KING, NANETTE (Ning)

1930 - 1991 from Falkland Islands


councillor, was born in Stanley on 12 May 1930, the third child of Alexander Pitaluga and Eva Amelia, née Hansen. Alexander was the manager of Gibraltar Station at San Salvador on East Falkland, and Ning grew up enjoying a typical rural Falklands life. She was taught mainly by travelling teachers, among them Jeffrey HAMM, but spent periods at school in Stanley, first at the Catholic school run by nuns attached to St Mary's Church, and later at the government school. She left - as all children did in those days - at the age of 15 and returned to Salvador as the settlement teacher, notwithstanding her age and the responsibility involved. Among Ning's pupils was her brother Robin, who was just three years younger than her, and three cousins.

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202 Des and Ning.

On 5 November 1955 in Christ Church Cathedral, Stanley, Ning Pitaluga married Desmond KING, who had come to the islands to work for the Falkland Islands Company, They settled in Stanley, where they had three daughters, Barbara (b1958), Alison (b1960) and Anna (b1964). Motherhood was a full-time job, but in March 1968 Ning stood for LegCo, and was elected to represent Stanley. In those days the Governor nominated a proportion of the Council, and while women had served as nominated members, and a woman had been elected to represent the East Falkland Camp, she was the first woman to be democratically elected to represent the Stanley constituency. At the same election, her brother Robin was elected to represent East Falkland - the first and only time that siblings had served together on LegCo.

In November 1968 Lord CHALFONT, then a junior minister at the Foreign Office, visited Stanley on a mission to encourage rapprochement between the Islands and Argentina. Like most other Islanders, Ning King was hostile to the Argentine claim and suspicious of the apparent British intention to part with the Islands. Lord Chalfont addressed a joint meeting of Executive and Legislative Councils. Just prior to the arrival of Lord Chalfont, the two Councils were temporarily amalgamated to facilitate discussion of, and responses to, the proposals and pressures brought by him and his team. After his departure, it was agreed to carry on with the joint Councils arrangement for the remainder of that Council's period in office. The sovereignty issue dominated council business then, as it does now, but Ning took pride in dedicating time and effort to issues that made a difference to the everyday lives of her constituents. It was typical that she was proud to have been the moving force behind the establishment of a children's park in the centre of Stanley. Following in the footsteps of her mother, Ning became involved in the Red Cross Society, and spent many years as chairman. She also dedicated much time to the establishment and running of the Stanley Youth Club - no mean feat, considering this meant raising funds for and supervising the building of a clubhouse at the west end of Stanley's Victory Green.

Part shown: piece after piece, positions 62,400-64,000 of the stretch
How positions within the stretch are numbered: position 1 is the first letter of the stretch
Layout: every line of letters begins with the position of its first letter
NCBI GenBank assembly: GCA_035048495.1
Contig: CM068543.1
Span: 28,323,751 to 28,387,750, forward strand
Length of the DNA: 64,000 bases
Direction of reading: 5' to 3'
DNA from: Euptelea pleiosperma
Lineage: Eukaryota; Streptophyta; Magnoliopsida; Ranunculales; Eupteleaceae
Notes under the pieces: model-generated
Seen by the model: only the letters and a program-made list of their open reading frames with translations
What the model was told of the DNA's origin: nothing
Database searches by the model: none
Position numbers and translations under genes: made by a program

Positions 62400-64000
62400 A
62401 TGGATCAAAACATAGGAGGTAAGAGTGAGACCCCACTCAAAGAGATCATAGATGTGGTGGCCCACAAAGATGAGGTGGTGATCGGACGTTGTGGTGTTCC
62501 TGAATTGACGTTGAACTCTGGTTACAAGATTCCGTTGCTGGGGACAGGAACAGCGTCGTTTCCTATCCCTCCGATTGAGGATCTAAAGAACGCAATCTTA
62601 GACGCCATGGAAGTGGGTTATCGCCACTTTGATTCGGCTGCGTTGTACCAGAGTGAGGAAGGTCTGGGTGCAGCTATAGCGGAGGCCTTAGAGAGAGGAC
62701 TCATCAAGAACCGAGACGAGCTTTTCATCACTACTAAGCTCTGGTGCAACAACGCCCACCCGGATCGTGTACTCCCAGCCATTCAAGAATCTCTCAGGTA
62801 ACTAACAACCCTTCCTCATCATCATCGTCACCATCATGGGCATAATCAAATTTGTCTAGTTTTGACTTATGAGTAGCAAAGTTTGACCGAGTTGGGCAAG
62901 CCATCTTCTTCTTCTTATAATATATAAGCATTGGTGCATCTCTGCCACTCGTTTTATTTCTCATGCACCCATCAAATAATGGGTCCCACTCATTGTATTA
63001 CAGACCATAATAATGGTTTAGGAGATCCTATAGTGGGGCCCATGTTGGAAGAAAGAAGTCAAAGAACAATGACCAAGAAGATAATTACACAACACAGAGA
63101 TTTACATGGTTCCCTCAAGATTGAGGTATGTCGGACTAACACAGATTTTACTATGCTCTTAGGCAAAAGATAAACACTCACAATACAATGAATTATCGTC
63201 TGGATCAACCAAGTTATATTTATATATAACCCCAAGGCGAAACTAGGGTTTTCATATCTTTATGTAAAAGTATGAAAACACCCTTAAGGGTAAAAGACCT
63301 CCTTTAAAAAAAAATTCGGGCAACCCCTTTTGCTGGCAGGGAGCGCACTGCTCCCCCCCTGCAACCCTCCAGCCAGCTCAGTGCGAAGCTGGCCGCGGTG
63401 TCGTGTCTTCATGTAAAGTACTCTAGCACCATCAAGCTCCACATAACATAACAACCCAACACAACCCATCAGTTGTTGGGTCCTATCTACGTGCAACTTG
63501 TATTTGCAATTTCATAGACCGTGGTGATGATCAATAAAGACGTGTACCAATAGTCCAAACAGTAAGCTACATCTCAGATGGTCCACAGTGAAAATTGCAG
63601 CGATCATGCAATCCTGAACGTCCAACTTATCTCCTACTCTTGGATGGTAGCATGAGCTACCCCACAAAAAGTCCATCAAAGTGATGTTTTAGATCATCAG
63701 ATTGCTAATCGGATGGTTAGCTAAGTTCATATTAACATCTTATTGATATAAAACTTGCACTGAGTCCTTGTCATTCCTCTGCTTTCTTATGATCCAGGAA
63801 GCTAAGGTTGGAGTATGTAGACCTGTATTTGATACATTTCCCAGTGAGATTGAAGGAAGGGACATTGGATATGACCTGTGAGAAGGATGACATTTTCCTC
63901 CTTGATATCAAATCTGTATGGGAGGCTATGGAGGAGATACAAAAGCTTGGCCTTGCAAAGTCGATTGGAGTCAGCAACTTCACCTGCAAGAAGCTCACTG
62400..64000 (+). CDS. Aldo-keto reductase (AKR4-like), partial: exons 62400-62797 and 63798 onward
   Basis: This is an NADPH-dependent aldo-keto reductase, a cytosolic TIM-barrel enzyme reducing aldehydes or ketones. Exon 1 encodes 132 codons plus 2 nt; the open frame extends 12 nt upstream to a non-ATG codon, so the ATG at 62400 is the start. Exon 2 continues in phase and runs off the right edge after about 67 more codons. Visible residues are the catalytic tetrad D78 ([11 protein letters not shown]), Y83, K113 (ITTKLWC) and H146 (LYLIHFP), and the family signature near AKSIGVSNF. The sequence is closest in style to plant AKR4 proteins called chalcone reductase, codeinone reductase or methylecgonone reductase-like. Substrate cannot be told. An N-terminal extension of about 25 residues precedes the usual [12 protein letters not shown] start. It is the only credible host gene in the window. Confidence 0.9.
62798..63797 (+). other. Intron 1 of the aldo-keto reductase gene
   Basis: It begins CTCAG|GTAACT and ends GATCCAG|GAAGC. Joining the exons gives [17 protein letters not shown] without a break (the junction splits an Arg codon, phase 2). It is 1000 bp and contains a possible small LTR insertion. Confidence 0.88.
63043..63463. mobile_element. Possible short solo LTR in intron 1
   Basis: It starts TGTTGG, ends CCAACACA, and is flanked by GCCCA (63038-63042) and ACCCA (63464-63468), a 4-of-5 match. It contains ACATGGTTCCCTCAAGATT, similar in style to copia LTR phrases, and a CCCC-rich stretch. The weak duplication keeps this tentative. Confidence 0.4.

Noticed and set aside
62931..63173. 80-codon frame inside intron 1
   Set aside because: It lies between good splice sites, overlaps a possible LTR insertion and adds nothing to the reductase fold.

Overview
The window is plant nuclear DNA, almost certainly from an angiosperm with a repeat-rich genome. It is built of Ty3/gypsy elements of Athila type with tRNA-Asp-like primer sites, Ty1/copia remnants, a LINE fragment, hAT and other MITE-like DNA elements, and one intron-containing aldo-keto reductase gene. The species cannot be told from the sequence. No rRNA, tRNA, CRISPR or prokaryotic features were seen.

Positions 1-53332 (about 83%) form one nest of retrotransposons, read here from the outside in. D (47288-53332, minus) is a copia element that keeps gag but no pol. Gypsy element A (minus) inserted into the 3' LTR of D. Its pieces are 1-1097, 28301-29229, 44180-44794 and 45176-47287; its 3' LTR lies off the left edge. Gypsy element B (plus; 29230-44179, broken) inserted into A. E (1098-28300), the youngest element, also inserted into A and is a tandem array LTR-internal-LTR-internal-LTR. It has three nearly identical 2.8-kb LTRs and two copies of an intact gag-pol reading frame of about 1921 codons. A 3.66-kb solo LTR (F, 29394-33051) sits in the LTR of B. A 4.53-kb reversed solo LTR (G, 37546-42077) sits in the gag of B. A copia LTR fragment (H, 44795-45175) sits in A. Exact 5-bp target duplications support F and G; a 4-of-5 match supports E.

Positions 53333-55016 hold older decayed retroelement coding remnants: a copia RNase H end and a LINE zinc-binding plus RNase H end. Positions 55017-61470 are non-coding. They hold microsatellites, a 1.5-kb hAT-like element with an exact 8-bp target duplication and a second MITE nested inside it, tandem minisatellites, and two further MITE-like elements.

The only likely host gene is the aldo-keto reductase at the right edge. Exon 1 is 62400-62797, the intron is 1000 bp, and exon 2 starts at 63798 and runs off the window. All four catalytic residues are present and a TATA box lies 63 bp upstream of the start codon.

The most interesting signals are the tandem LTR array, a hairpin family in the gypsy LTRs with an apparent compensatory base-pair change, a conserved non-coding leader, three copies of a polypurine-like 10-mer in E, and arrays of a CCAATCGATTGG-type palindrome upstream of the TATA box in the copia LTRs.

In 1969 Des and Ning King bought the Ship Hotel from the Falkland Islands Company. The hotel had operated only as a pub for many years, but the Kings renamed it The Upland Goose, refurbished the rooms and began catering to a gradually growing tourist trade. For many years it was the only hotel in Stanley. The Kings introduced a restaurant service, public and lounge bars and a fish and chip shop. During the Conflict of 1982, they opened the hotel to local people: the thick stone walls, supplemented by window embrasures filled with bags of corn and flour, offered relative safety as Stanley came under bombardment.

In 1987 the Upland Goose Hotel was sold to Witte Boyd, a British fishing company, and Ning and Des King retired, planning to spend their retirement between a new house in Stanley and a home in West Sussex. However, while in the UK, Ning was diagnosed with cancer, and she died soon afterwards on 8 February 1991. Her ashes were returned to the Falklands to be interred at Salvador, the farm she had always called 'God's Own Country.' A plaque in the Cathedral honours her memory and that of other members of the Pitaluga family.

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Authors

Graham Bound